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It seems to me that it depends a lot on the child. Some children like to go to school, and they ought to go. Some hate to go to school, and home schooling might be best for them--provided that there is somebody at home who really wants to take on the job of doing the teaching. I'm afraid a lot of kids who are supposedly getting schooled at home are just watching television or goofing off. A conscientious parent who was competent to teach academic subjects and willing to devote several hours a day to the child could be extremely effective. It seems like a matter of simple arithmetic. If a teacher in a classroom has thirty pupils, that teacher can only give each child personal attention for five or ten minutes in a day, whereas a parent, caregiver, or tutor could give the child several hours of personal attention in that same day. Children who stay at home may be in some danger of not learning to socialize with others, but that can be compensated for by having the child participate in extracurricular activities such as clubs, sports, etc.
It seems to me that the child's own preference ought to be given serious consideration. Some kids like school and want to go to school--so why not send them to school? Others hate school and might do a lot better if they were allowed to stay home and study, provided that there is someone at home who can provide adequate supervision and instruction. As far as socialization is concerned, there are plenty of ways for children to socialize besides doing it at school. Answer 14 lists many of these ways.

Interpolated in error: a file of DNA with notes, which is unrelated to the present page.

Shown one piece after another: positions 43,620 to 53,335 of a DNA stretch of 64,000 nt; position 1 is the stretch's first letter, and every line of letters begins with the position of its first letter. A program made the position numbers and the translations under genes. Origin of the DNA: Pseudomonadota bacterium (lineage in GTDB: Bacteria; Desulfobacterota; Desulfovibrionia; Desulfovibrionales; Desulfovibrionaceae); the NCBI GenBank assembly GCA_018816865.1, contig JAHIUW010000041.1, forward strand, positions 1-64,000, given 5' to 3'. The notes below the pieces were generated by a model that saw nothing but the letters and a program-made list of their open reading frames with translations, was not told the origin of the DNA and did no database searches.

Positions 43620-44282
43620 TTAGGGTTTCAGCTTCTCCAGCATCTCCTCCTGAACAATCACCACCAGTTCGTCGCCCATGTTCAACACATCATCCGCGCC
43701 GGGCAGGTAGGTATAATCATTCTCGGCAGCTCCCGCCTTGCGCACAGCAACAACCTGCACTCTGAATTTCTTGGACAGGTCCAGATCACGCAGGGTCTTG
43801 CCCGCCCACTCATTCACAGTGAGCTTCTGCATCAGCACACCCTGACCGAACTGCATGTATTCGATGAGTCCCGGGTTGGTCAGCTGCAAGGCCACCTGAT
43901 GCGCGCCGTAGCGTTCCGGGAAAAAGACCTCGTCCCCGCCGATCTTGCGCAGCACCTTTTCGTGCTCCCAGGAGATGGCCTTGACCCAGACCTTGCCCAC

I think homeschooling is fine, as long as the parent doing it has a good quality, broad education and is open minded. I agree with #7 also; it's a hard job when done properly. Everyone needs to remember that there's a reason teachers have to take all those classes and do all that work in order to become certified. Becoming a parent in no way qualifies you as an educator. Passing third grade does not mean you are qualified to teach it.
As a teacher, I would like to see ALL parents taking some responsibility in the education of their children, however. More and more I am finding that parents are not teaching even the most basic daily living skills to their children, and then those same parents complain that the schools aren't preparing their children for the real world. Parents should be teaching the basics: Punctuality, common courtesy, and general life skills like hygiene and how to handle money. It's impossible for a teacher to teach anything to a student who has not been taught the value of an education, and that has to come from the home.
I have no problem with homeschooling as a concept. I know some people who were very good at it, mostly because they had the time and financial means to really do it justice. I tend to disagree with homeschooling simply to get a child out of public schools, without adequate preparation and effort to provide them something better at home. I've had some very competent homeschooled students in my high school classes, and others who were lacking in one or two critical areas (writing, science), but the most noticeable difference they often seem to be more socially immature.